I have also found that joint locks tend to have a certain flash appeal for people.  I am sometimes cautious to introduce newer practitioners to such techniques because then we see many cases of them trying to "hunt" for the lock.  Locks are only there if they're there, and usually that's a result of some sort of initial technique that broke your uke's balance in some way.

Iain Abernethy
Iain Abernethy's picture

Drew Loto wrote:
I am sometimes cautious to introduce newer practitioners to such techniques because then we see many cases of them trying to "hunt" for the lock. Locks are only there if they're there ...

That’s a very important point. Gichin Funakoshi echoes that in Karate-Do Kyohan. After explaining that throws and joint locks are a part of karate, he goes on to state, “Never forget that the essence of karate is found in finishing with a single blow. Great care must be taken, not to be defeated, by being overly concerned with applying a throw or a joint lock.”

My favourite way of expressing this sentiment is “all locking is accidental or incidental”.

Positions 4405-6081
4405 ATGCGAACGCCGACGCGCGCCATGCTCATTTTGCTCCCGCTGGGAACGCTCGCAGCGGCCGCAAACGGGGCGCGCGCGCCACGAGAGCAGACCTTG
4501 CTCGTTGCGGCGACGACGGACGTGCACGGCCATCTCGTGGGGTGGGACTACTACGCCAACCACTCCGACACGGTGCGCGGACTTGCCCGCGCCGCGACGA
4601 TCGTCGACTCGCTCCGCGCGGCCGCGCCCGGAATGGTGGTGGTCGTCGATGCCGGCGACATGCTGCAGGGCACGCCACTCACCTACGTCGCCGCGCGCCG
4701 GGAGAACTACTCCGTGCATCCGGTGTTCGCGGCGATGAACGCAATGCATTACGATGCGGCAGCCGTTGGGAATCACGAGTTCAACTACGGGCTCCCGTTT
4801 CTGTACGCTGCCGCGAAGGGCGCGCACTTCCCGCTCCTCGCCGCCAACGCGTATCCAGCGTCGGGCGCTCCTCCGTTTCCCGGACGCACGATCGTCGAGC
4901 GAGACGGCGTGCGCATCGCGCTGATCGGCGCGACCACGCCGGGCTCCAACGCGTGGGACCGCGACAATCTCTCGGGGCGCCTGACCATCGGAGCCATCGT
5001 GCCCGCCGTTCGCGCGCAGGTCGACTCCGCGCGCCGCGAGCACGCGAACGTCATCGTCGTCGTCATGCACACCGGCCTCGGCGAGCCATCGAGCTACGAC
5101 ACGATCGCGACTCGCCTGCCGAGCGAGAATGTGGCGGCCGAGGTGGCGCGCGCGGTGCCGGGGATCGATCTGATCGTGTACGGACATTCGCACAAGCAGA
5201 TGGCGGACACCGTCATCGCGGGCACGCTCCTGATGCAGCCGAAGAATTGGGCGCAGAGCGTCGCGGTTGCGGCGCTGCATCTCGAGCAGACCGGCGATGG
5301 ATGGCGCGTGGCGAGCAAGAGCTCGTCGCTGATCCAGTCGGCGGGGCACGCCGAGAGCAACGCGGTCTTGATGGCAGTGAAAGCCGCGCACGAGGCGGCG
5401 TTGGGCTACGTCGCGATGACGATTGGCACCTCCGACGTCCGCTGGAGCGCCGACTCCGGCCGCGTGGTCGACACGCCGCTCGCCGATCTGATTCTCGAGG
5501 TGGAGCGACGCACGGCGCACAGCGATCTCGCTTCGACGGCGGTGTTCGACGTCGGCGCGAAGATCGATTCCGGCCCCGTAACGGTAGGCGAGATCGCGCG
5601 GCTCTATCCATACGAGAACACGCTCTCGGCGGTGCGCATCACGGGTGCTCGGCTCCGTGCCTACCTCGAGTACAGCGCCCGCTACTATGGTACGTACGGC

Unfortunately, I have no idea who originally said that! I’ve asked people for years and yet no one has being able to confirm it for me. The back of my mind thinks I read it in a book by Dan Inosanto or Larry Hartsell; but I’ve not been able to confirm that. So if anyone knows, please let me know!

The quote, whoever said it, is bang on the money for me. Locks are “incidental” because they are not finishers in and of themselves (outside of submission based competition) but can be used to locate the head, break posture, etc which can in turn facilitate a finishing blow. Locks can also be “accidental” because we find they are just “there” and hence we take them because they presented themselves to us; as opposed to us deliberately seeking them out.